Dawn Noyes - 2014 Program Participant









Students in Cologne, Germany

The group on their last night together at the end of the language school phase in Cologne - The Kölner Dom, in the background, is where they would all meet every Wednesday night to catch up and practice their German together.

What attracted you to Cultural Vistas' Congress-Bundestag Youth Exchange Program for Young Professionals (CBYX)?

When I learned about this program it was near graduation and it seemed to provide everything I was looking for: experience in real-world business (preferably international), the opportunity to continue learning German and/or French, and a way back to Europe. I don't think I have ever put so much time and effort into applying for something as I did for this fellowship program. At a time when I was lost and stressed about my future, I felt as though this opportunity was meant to be and I had to give it my best effort. 

What kind of background did you have in the German language before attending?

I had minored in French and spent five months living in a small town in France with a young man from Austria, who gave me my first taste of the German language. When I returned from my initial study abroad program, I was ready for a new challenge in languages and decided to take a beginning German class in my final semester of college. When I arrived in Germany, I only had the basics I had learned from German 100, the vocabulary I had picked up from listening to German music, and a bit of Rosetta Stone.

What was the best part about having an internship included as a part of the program?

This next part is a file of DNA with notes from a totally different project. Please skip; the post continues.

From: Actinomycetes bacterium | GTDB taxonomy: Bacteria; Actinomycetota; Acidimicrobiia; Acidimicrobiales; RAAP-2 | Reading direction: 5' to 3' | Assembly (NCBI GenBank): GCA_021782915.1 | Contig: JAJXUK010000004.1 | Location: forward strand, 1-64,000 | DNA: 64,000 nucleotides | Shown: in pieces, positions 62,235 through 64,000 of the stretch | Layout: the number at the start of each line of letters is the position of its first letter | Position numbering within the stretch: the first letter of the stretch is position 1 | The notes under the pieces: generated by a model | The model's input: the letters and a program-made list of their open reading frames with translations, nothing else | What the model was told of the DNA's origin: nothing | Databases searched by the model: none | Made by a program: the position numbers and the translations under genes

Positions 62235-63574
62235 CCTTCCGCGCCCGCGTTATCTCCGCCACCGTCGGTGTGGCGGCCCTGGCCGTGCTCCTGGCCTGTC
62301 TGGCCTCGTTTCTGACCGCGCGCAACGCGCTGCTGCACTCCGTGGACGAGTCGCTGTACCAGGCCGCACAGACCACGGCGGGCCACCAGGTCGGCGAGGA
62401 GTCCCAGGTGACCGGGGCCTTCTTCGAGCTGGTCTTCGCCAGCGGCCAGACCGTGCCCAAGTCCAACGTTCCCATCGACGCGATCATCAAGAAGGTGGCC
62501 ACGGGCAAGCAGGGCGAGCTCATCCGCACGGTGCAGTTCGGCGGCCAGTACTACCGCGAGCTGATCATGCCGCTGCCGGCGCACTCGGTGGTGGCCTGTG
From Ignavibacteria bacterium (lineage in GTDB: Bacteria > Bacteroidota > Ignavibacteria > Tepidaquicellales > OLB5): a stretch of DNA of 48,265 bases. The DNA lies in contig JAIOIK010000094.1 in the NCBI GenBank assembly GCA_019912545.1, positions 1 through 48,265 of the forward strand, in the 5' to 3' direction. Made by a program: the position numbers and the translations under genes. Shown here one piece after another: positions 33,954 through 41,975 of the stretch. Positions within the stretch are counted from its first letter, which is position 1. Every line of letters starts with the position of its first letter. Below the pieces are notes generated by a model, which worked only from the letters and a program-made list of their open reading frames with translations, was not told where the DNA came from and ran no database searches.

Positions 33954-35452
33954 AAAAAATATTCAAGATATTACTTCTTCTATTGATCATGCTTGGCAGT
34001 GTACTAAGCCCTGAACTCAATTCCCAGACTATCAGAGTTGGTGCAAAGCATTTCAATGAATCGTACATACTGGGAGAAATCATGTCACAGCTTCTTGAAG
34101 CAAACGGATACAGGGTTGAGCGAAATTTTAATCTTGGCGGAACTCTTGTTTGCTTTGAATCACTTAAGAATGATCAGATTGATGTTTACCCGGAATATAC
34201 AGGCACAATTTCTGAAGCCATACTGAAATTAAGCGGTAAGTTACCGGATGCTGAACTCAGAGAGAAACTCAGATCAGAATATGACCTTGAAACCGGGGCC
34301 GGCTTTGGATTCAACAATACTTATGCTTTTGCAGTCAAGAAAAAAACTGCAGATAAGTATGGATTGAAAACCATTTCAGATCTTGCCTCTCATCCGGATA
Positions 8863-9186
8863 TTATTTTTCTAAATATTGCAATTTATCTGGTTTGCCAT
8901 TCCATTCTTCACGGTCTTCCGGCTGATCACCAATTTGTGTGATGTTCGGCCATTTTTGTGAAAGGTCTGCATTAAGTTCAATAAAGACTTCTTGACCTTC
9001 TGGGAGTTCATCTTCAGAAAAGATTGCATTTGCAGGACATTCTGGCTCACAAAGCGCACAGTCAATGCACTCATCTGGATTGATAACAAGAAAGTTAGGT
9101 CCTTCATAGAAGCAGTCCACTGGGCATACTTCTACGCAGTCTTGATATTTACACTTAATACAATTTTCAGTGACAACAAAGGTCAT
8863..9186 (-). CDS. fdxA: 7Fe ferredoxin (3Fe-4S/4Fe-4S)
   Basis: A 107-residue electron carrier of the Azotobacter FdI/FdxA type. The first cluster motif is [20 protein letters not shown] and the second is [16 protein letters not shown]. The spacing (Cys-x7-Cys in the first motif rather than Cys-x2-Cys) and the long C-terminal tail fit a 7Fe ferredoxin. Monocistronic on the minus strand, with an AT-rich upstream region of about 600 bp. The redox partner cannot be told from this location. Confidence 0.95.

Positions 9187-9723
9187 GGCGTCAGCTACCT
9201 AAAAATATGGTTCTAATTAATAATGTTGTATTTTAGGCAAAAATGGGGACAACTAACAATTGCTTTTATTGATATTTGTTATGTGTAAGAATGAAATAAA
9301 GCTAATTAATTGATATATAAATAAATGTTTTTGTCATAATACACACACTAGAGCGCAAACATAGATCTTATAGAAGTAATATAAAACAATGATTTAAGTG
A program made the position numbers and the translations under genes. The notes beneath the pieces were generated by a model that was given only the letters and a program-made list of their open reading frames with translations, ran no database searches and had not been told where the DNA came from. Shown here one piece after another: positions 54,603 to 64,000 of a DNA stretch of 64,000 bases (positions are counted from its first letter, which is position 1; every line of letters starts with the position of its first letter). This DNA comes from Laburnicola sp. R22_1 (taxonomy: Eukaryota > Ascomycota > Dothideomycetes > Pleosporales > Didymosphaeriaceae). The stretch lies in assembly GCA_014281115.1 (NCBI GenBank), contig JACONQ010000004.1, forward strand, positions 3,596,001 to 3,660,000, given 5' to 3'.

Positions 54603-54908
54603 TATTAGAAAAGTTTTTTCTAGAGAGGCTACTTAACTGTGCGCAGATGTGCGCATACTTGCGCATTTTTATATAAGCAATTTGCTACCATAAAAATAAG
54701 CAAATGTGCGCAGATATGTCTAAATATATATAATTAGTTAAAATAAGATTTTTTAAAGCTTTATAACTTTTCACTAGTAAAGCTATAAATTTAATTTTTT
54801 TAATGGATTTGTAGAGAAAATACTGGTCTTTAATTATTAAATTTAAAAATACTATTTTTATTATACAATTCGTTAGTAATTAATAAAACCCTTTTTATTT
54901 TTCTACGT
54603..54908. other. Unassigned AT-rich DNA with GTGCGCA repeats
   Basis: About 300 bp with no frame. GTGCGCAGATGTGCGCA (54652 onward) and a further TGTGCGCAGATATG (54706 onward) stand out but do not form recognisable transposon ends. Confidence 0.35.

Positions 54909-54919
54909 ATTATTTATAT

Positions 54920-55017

The internship phase of the program took my experience to the next level and gave the program a more “young professional” feel than normal study abroad. I was constantly learning new vocabulary that I could immediately apply and retain on a more constant and permanent basis. My internship was also ideal because it allowed me to work, not only along side my German colleagues, but also with groups of people from around the world.

Being able to add work experience in a foreign language to my resume is a huge advantage I have over my peers in the job market.









Oktoberfest in Munich, Germany

Experiencing the biggest beer festival in the world: Oktoberfest, Munich

What were your housing arrangements like in Germany?

For the first two months during intensive language school, I lived with a host family. It was just me and my host mom, which gave us good time to get to know one another and it was very helpful in learning the language more quickly. For the rest of the ten months of the program, I lived in an international dorm at the university where I completed the study phase of the program. I was initially disappointed to not be living with another host family, as this is a huge part of learning about another culture. However, I made so many friends from all over the world and got to live among more than just one culture, which proved to be very beneficial and well-aligned with my interests and career goals.

Describe a day in the life of your program.

The yearlong program was comprised of two months of intensive language school, four months of study at a university or technical school, and finished with a five-month internship. 

During language school, we had class four to five hours a day, five days a week. The rest of the time I spent exploring the city of Cologne or traveling on weekends. Throughout the four-month study phase, I found myself with a lot more time on my hands and would use that to complete volunteer hours, meet up with my language partner, or hang out with new friends.

For the last five months of the program, my internship took most of my time. I had an hour and a half commute to and from work, so I spent a lot of time reading or sleeping on the train. I worked for a small organization that put on international volunteer work camps. When I wasn’t in the office translating applications and camp descriptions, or helping to plan and organize seminars, I was actually leading the camps and getting hands-on experience in the field. 









Volunteers doing a team building exercise in Bavaria Germany

Dawn laughing with her first volunteer work camp group - this is what world peace looks like: 11 different nations coming together to enjoy a “belly-bunch” in the beautiful hills of Bavaria, Germany.

What did you enjoy doing on your free time?